Don’ts – What NOT to Do
Don’t get too personal
Don’t bring life experiences into the interview. Having a baby isn’t a strength for being a labor and delivery nurse. Having a family member with cancer doesn’t qualify as a strength for being an oncology nurse. While those life experiences may have an impact on why you’re going into nursing, they don’t need to be brought up in the interview.
There is that fine line between being confident but not overly confident. Don’t brag and sound boastful. Again, preparing ahead of time is key. Don’t ramble or carry on about why you’re the best and everyone else is wrong. That’s a tremendous turn-off and comes across as bragging and therefore hard to work with.
Example Interview Answers for Strengths in a Nursing Interview
Here are just a few samples of successful answers to nursing interview questions about strengths.
“This opportunity as an emergency department nurse requires highly developed stress management skills, including the ability to work effectively under pressure. One of my greatest strengths as a nurse has been my ability to manage high levels of stress while thinking clearly and maintaining efficiency.”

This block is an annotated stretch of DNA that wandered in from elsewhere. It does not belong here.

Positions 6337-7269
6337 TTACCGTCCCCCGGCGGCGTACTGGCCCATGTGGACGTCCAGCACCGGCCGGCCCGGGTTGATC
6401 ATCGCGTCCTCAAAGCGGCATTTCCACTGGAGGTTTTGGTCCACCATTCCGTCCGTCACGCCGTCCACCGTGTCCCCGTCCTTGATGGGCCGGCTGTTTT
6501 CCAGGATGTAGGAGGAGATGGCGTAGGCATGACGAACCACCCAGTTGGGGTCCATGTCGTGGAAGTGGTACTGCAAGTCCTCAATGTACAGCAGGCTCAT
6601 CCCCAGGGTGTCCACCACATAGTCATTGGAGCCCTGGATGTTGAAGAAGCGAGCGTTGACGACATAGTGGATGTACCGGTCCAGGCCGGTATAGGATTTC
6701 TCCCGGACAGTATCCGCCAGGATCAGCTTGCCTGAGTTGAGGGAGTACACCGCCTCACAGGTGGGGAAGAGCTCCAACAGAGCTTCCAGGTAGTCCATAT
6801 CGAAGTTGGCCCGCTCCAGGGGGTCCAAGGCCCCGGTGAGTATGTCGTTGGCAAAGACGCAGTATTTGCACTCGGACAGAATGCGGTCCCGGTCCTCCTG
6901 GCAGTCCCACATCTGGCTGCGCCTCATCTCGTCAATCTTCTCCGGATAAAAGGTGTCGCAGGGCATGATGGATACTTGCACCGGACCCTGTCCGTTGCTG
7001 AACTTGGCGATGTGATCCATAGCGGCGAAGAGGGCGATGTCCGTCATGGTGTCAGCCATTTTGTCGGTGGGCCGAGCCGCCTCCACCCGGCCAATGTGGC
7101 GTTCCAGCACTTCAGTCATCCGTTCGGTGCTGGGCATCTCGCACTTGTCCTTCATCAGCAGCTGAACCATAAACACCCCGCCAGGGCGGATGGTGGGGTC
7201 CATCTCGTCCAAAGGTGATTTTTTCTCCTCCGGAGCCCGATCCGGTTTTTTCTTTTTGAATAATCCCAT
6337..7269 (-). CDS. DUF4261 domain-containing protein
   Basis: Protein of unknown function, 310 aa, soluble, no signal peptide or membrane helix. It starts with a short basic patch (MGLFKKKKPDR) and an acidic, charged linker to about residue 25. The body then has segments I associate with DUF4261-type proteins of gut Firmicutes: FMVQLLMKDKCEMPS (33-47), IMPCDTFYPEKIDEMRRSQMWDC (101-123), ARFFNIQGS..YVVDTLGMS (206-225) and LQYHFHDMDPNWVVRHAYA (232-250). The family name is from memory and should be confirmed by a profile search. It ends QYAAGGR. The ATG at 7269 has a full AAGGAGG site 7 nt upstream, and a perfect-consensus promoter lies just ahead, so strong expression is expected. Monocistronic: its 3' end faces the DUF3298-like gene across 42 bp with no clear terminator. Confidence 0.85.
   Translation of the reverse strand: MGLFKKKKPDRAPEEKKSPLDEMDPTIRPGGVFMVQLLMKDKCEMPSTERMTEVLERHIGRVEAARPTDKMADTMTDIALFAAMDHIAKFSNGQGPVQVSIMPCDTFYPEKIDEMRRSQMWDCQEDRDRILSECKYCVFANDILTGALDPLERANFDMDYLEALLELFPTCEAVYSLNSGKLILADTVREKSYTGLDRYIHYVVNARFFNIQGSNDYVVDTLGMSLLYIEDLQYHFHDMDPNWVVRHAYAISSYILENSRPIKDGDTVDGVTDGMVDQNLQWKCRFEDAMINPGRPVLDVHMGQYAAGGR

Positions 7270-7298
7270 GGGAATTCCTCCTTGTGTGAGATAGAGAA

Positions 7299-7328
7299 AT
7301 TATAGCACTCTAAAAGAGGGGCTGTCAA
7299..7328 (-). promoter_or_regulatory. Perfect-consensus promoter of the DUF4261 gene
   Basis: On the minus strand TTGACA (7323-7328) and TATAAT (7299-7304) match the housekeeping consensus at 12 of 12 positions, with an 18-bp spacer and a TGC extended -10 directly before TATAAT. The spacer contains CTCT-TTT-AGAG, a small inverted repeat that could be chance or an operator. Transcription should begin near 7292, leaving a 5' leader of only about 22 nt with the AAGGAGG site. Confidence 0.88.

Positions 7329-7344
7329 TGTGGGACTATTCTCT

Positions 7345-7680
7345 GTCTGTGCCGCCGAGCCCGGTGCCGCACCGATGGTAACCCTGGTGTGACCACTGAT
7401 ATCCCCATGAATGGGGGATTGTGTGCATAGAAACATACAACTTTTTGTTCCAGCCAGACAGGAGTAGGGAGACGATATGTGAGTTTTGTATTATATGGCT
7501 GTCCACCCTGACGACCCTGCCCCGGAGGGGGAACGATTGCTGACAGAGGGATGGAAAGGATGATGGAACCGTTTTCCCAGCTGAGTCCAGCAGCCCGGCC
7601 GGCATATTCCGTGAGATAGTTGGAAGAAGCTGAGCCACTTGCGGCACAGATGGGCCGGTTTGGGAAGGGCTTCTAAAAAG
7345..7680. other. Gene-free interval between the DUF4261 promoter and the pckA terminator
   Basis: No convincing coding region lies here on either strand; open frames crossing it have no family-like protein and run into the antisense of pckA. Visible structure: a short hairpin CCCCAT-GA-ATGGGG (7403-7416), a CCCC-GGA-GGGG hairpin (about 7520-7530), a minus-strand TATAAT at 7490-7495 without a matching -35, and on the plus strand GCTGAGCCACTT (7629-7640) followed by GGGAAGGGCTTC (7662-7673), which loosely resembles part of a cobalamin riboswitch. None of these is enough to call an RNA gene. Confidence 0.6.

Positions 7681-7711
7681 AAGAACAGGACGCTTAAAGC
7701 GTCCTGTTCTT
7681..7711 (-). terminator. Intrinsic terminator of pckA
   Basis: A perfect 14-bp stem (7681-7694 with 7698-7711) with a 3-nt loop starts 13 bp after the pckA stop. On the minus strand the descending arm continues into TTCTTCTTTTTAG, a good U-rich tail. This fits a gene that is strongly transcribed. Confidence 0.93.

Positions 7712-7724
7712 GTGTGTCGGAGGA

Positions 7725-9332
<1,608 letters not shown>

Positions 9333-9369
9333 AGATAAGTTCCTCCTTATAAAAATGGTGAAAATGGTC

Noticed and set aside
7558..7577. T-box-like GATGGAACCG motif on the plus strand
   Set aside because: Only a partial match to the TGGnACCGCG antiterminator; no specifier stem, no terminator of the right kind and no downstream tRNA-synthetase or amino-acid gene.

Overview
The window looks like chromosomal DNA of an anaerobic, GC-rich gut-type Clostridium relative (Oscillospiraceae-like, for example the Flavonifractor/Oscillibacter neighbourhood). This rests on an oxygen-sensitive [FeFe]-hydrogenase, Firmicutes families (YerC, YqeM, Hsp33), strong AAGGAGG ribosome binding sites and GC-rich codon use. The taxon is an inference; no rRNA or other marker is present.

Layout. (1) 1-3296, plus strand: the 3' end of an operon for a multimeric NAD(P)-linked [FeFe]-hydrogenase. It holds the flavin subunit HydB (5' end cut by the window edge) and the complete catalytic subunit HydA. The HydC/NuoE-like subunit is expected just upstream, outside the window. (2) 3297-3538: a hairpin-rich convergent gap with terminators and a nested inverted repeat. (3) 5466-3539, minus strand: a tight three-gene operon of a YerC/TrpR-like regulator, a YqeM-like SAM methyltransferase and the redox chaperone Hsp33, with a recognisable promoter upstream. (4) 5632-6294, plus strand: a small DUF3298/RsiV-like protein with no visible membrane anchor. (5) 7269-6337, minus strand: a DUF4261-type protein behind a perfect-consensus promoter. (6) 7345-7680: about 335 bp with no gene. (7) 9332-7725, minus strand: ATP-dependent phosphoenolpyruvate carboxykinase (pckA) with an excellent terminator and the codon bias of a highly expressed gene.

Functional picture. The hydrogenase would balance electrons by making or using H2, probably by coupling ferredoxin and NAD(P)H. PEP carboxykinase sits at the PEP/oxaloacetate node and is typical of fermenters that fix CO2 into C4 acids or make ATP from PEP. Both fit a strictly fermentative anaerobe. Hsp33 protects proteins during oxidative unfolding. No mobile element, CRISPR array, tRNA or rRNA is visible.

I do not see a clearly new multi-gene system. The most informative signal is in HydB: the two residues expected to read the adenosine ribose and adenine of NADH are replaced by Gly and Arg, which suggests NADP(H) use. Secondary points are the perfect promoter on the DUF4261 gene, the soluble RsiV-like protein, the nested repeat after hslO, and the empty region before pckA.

“The work of an intensive care unit nurse requires a high level of detail-oriented skills, which I believe is one of my strengths. In the workplace, I frequently notice subtle changes in a patient’s critical condition that might otherwise be overlooked.”
“It is my compassion for patients that I believe is my greatest strength. I know this position involves working with neonatal patients and their families. I believe my desire to provide compassionate support and care to infants and their loved ones makes me a qualified candidate for this position.
As I mentioned previously, short and sweet is key. These are only a couple of sentences and they showcase your strengths without rambling or sounding like you’re bragging.
How to Talk About Your Weaknesses in a Nursing Interview – Dos and Don’ts
Weaknesses are just the opposite of strengths. They are skills or character traits that are considered negative or just not as well developed. Weaknesses can include poorly-developed skills or problematic personal behaviors.
Dos – What to Do
Remaining honest and being upfront is an important part of building trust with a future employer during an interview. Those doing the hiring appreciate authenticity, credibility, and humility. While it may be tempting to skew your weaknesses into something they’re not, don’t do it.
Potential employers see right through it and will be turned off. Nursing is an incredibly trusting profession and carries a lot of prestige, hiring managers will be turned off if they sense any type of dishonesty or deceit.